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SATA II and SATA III read/access file speeds

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July 22, 2012 10:47:02 PM

To start, I have my Samsung 830 SSD installed on my machine; latest firmware and unallocated space for reduced performance downgrade and all.

I can only run my 830 through SATA II speeds because that's all my motherboard can handle; they don't have any firmware updates nor SATA III ports for my SSD data cable to plug into on the board (Here's a link to the board: H-RS880-uATX (Aloe)).

There's a few questions I had after I installed the SSD.

1) My 830 SSD caps out at 250 MBp/s in read speed (I don't care too much about write speeds). This was tested with benchmark software but my question is next here.

If my 830 SSD can read 250 MBp/s in files/data, how is it that Windows 7 doesn't start almost immediately? Is there really 250 MB worth of data during the start-up that the SSD needs to read/bring to RAM? How come it doesn't feel like it's going as fast as it can? Is my RAM - being PC3-10600 - being the bottleneck for the drive?

2) Could I possible use a PCI Express x1 card that has SATA III capability and achieve the 6Gbp/s speeds on the my 830 SSD? Or would I need to consider a PCI Express card having more lanes to actually reach those speeds, if I went the expansion card way?

3) If I ever were to connect my SSD to a 6Gbp/s port, would Windows 7 start-up the same speed, because my other hardware is slowing it down? Or would I see a huge increase in boot times going from II to III with the same RAM?

Would Windows files really be read at 430 MBp/s with SATA III?

I forget one other important detail: my processor is AMD Phenom II quad core, at 3.2 GHz. I don't know if that's a bottleneck, either.
a b G Storage
July 23, 2012 12:16:14 AM

250Mb/s is about right for your SSD, you would only get the faster speeds if the data that was being read was in the SSD cache and/or compressed, faster SATA bus speed would not make much difference.
Your Windows startup time is also influenced by the speed of the processor not only the read speed of the SSD and waiting for hardware to be initialized. I was disappointed when I got my SSD, it only halved the boot up time and reduced application load time to 25%. :(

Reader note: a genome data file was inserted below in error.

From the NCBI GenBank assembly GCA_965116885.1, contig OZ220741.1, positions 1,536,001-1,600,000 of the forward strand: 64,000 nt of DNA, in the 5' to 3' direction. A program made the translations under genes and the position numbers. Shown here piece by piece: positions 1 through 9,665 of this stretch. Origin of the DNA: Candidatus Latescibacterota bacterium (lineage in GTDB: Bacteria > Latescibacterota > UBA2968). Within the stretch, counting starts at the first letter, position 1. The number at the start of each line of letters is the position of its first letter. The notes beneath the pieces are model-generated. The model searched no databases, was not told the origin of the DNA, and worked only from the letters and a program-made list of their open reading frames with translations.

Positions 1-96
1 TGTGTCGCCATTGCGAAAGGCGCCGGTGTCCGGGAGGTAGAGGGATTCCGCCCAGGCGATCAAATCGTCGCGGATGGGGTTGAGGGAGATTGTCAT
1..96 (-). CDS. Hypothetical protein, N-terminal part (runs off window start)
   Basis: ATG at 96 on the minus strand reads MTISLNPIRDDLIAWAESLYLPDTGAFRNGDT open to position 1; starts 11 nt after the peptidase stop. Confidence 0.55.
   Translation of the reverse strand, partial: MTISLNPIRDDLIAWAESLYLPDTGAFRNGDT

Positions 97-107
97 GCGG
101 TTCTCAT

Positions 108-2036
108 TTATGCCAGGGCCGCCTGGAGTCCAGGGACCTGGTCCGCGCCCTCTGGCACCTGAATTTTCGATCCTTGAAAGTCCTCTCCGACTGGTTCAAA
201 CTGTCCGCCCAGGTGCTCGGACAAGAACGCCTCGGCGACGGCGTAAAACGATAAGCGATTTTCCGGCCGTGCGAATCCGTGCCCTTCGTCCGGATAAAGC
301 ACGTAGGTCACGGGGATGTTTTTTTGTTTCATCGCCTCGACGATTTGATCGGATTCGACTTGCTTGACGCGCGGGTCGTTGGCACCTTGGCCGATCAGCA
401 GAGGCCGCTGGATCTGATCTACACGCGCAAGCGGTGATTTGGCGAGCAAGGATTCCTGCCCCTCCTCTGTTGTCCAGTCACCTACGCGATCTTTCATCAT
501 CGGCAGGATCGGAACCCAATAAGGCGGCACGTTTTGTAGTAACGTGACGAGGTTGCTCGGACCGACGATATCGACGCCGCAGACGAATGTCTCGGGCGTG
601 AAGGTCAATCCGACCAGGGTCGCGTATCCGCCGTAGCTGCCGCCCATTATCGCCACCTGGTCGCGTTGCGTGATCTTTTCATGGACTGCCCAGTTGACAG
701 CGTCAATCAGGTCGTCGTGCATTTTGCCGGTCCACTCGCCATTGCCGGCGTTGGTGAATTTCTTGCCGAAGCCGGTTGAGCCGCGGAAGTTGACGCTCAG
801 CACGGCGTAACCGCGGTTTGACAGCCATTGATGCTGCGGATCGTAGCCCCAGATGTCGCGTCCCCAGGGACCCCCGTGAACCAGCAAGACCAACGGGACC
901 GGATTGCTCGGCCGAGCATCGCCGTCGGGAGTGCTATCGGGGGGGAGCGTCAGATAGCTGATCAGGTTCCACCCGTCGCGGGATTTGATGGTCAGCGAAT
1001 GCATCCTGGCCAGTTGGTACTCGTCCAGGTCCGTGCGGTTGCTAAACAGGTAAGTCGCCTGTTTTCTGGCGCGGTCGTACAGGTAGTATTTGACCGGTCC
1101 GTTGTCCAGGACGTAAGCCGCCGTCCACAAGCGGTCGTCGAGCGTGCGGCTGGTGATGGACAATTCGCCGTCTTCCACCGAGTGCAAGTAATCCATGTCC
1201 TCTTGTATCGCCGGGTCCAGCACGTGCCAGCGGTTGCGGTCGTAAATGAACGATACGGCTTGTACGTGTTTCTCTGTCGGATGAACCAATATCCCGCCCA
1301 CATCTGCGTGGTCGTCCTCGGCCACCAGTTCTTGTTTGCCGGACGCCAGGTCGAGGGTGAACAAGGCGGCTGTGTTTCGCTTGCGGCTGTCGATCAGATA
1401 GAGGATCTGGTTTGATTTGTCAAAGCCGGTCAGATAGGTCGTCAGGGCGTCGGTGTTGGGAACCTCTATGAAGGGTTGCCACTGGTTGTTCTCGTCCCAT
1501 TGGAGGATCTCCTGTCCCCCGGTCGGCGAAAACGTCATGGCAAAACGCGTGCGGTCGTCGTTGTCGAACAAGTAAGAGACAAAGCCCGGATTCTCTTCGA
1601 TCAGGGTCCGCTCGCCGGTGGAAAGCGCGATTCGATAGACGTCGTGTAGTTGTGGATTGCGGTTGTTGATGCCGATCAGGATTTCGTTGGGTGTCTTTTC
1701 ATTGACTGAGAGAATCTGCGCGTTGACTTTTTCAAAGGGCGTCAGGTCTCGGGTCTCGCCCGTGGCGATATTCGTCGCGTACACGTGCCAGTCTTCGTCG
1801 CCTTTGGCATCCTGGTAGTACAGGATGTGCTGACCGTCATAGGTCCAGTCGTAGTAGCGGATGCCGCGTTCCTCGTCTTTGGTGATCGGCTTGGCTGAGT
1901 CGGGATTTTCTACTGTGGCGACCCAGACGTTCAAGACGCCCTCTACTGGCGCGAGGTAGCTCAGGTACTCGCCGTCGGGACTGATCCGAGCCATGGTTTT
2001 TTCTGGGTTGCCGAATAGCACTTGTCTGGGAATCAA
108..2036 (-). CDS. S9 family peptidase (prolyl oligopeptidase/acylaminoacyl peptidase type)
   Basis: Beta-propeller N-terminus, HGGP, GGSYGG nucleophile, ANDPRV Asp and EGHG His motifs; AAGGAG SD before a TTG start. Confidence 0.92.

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a c 525 G Storage
July 23, 2012 1:09:11 AM

dissemble2discover said:
1) My 830 SSD caps out at 250 MBp/s in read speed (I don't care too much about write speeds). This was tested with benchmark software but my question is next here.

If my 830 SSD can read 250 MBp/s in files/data, how is it that Windows 7 doesn't start almost immediately? Is there really 250 MB worth of data during the start-up that the SSD needs to read/bring to RAM? How come it doesn't feel like it's going as fast as it can? Is my RAM - being PC3-10600 - being the bottleneck for the drive?


Your 256MB/s benchmark results are for large file sequential read speeds. Average users read and write large files less than 1% of the time.

Windows start-up files are in the 4k to 8k range. Look at your benchmark and see what 4k results you are getting.

Read this link for a detailed explanation of what I’m talking about:
http://thessdreview.com/ssd-guides/beginners-guide/the-...


2) Could I possible use a PCI Express x1 card that has SATA III capability and achieve the 6Gbp/s speeds on the my 830 SSD? Or would I need to consider a PCI Express card having more lanes to actually reach those speeds, if I went the expansion card way? said:
2) Could I possible use a PCI Express x1 card that has SATA III capability and achieve the 6Gbp/s speeds on the my 830 SSD? Or would I need to consider a PCI Express card having more lanes to actually reach those speeds, if I went the expansion card way?


No, you can’t get maximum advertised speeds of a current generation SSD from a x1 card. You need a card with 4 lanes or more; and you need a motherboard with a x4 or x8 slot to connect the card to.


3) If I ever were to connect my SSD to a 6Gbp/s port, would Windows 7 start-up the same speed, because my other hardware is slowing it down? Or would I see a huge increase in boot times going from II to III with the same RAM? said:
3) If I ever were to connect my SSD to a 6Gbp/s port, would Windows 7 start-up the same speed, because my other hardware is slowing it down? Or would I see a huge increase in boot times going from II to III with the same RAM?


You need a motherboard with native 6Gb/s ports to get maximum performance from your SSD. Current generation motherboards have chipsets and BIOSs that are designed to get the most out of SATA 3 drives.
The best chipsets are X79, Z77, Z68, & P67.


Would Windows files really be read at 430 MBp/s with SATA III? said:
Would Windows files really be read at 430 MBp/s with SATA III?


Most Windows files are probably to small to be read at 430MB/s. If you were copying and pasting a large video file from one directory to another on the same drive you would probably get close to those speeds.


I forget one other important detail: my processor is AMD Phenom II quad core, at 3.2 GHz. I don't know if that's a bottleneck, either. said:
I forget one other important detail: my processor is AMD Phenom II quad core, at 3.2 GHz. I don't know if that's a bottleneck, either.


No, your cpu is not a bottleneck.

With your next SSD purchase look at Access Times (Latency).
The lower the access time the faster Windows 7 will boot.
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